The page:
Technologies, markets and local businesses can work in synergy to provide the solutions.  True collaboration between local businesses and international partners can replace old exploitative practices, paving the way for new ventures centred on partnership, knowledge exchange, skill development, and equitable benefit sharing.

Connecting science and policy

The energy transition presents significant opportunities not only for African businesses to drive economic growth and access global markets, but for countries to enhance their overall resilience to climate change.

However, as policymakers continue to deal with economic turmoil, they often lack the fiscal space to develop approaches to the energy transition. Similarly, a disconnect between science and policy in Africa continues to be a significant barrier preventing them from taking action, while the long-term research needed to influence national policies on the transition has been left wanting.

Providing African institutions with best-in-class science on the solutions available to them is therefore critical if Africa is to take meaningful steps on this journey. This is precisely why new initiatives, such as AFTER-Carbon, have been created to fill this gap.

AFTER-Carbon is a policy-to-research hub bringing together experts – from scientists, private sector professionals, entrepreneurs, policy makers, and civil society groups – within a transdisciplinary research programme.

A coalition of key players with the right skills and experience to help tackle the climate crisis and its effects, the programme analyses the most pressing challenges across the continent, arming African institutions and policymakers with the vital knowledge on these issues, alongside a range of solutions available to them.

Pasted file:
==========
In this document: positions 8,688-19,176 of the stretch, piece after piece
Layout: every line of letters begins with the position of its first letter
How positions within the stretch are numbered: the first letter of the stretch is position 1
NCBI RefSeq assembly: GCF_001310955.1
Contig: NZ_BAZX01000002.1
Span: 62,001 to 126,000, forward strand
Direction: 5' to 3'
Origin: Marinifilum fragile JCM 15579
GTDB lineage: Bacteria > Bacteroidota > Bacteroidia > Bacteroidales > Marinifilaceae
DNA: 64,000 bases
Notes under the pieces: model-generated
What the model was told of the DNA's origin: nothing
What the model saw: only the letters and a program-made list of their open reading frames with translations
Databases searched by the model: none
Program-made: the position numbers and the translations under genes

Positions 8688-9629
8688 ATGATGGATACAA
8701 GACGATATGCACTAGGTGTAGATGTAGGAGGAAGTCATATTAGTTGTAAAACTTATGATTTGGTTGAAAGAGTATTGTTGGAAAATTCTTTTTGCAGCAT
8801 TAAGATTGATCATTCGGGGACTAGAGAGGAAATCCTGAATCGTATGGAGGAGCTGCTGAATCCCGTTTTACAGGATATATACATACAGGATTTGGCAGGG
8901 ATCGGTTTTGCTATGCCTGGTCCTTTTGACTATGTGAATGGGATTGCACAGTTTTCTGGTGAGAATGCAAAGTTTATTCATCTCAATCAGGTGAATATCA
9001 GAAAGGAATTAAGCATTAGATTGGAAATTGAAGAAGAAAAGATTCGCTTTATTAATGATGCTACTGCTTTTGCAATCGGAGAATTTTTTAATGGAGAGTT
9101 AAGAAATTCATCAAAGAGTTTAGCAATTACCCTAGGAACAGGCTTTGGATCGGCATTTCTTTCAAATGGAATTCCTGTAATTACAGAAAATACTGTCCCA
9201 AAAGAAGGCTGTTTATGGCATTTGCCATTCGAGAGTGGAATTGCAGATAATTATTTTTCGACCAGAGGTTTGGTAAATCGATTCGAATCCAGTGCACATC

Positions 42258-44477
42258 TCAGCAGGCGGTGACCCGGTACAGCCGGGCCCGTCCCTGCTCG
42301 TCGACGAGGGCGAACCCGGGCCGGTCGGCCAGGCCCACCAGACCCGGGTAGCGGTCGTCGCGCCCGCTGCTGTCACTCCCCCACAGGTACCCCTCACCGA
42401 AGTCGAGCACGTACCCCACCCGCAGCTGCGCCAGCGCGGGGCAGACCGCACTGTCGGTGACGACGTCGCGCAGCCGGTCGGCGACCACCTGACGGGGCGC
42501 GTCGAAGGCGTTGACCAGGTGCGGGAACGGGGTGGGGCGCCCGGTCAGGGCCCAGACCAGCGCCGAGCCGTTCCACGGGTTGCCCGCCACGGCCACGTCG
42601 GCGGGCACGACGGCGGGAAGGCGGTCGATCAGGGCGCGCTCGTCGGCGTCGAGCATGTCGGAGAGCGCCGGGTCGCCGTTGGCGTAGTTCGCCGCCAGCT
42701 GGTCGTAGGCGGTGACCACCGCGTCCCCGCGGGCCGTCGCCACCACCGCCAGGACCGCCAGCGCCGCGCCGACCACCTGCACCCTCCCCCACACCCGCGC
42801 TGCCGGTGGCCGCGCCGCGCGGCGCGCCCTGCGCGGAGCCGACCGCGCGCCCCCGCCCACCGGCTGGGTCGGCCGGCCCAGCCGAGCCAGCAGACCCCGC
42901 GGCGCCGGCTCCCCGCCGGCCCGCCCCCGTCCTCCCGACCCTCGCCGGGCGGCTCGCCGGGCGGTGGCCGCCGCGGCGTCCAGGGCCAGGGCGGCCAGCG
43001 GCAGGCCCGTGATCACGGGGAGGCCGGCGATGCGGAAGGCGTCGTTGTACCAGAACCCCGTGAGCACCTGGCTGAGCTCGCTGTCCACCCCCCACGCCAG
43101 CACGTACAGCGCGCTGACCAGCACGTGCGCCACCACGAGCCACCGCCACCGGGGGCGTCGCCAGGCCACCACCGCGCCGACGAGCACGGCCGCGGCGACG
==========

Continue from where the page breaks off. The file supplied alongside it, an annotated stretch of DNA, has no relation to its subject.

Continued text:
It is imperative that every African institution, policymaker, and business feels empowered and ready to contribute to a sustainable, resilient continent. But this cannot, and will not, be achieved without real, actionable science and data.

That’s why, this Africa Day, we at UNU-INRA encourage governments, businesses, and civil society to unite and commit to an AFTER-Carbon vision. By linking best-in-class science, private sector insight and policy together, we can ensure that Africa unleashes its potential and takes advantage of its influential position in the global fight against climate change.

Comments (1)

  1. neil blackshaw says:

    How can decarbonisation be detrimental; its not explained here. Decarbonisation if that is the correct word must be approached through better management of and innovation in urban processes. Urbanisation rates in much of SSA are extremely high . The consequence of this in many instances is the creation of unsustainable urban morphology and the embedding of wasteful energy systems as well as perpetuating poor access to sustainable reliable energy systems. The private sector should have an interest in sustainable urban regulation and management.